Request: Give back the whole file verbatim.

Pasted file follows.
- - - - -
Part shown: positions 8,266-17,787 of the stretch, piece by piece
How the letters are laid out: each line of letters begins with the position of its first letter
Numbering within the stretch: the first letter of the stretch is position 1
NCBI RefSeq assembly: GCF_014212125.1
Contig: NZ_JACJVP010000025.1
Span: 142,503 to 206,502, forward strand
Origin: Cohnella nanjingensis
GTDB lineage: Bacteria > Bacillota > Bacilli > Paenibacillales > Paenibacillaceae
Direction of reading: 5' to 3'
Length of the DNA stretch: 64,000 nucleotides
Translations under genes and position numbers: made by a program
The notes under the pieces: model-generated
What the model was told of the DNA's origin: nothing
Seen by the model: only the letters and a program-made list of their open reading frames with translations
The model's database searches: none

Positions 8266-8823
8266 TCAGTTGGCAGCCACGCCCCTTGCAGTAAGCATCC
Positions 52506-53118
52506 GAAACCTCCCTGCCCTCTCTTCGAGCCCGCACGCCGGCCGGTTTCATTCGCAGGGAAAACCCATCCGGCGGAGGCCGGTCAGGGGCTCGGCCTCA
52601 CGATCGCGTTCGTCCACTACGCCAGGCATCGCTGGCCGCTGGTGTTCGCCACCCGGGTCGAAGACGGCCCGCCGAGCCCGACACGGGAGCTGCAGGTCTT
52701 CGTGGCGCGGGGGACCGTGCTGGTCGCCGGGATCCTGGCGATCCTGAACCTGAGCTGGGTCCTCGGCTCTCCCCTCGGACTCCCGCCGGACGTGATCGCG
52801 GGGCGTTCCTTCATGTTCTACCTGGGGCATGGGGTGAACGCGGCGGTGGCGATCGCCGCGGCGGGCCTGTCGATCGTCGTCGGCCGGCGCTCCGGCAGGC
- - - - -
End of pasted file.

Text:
Part shown: positions 8,266-17,787 of the stretch, piece by piece
How the letters are laid out: each line of letters begins with the position of its first letter
Numbering within the stretch: the first letter of the stretch is position 1
NCBI RefSeq assembly: GCF_014212125.1
Contig: NZ_JACJVP010000025.1
Span: 142,503 to 206,502, forward strand
Origin: Cohnella nanjingensis
GTDB lineage: Bacteria > Bacillota > Bacilli > Paenibacillales > Paenibacillaceae
Direction of reading: 5' to 3'
Length of the DNA stretch: 64,000 nucleotides
Translations under genes and position numbers: made by a program
The notes under the pieces: model-generated
What the model was told of the DNA's origin: nothing
Seen by the model: only the letters and a program-made list of their open reading frames with translations
The model's database searches: none

Positions 8266-8823
8266 TCAGTTGGCAGCCACGCCCCTTGCAGTAAGCATCC
Positions 52506-53118
52506 GAAACCTCCCTGCCCTCTCTTCGAGCCCGCACGCCGGCCGGTTTCATTCGCAGGGAAAACCCATCCGGCGGAGGCCGGTCAGGGGCTCGGCCTCA
52601 CGATCGCGTTCGTCCACTACGCCAGGCATCGCTGGCCGCTGGTGTTCGCCACCCGGGTCGAAGACGGCCCGCCGAGCCCGACACGGGAGCTGCAGGTCTT
52701 CGTGGCGCGGGGGACCGTGCTGGTCGCCGGGATCCTGGCGATCCTGAACCTGAGCTGGGTCCTCGGCTCTCCCCTCGGACTCCCGCCGGACGTGATCGCG
52801 GGGCGTTCCTTCATGTTCTACCTGGGGCATGGGGTGAACGCGGCGGTGGCGATCGCCGCGGCGGGCCTGTCGATCGTCGTCGGCCGGCGCTCCGGCAGGC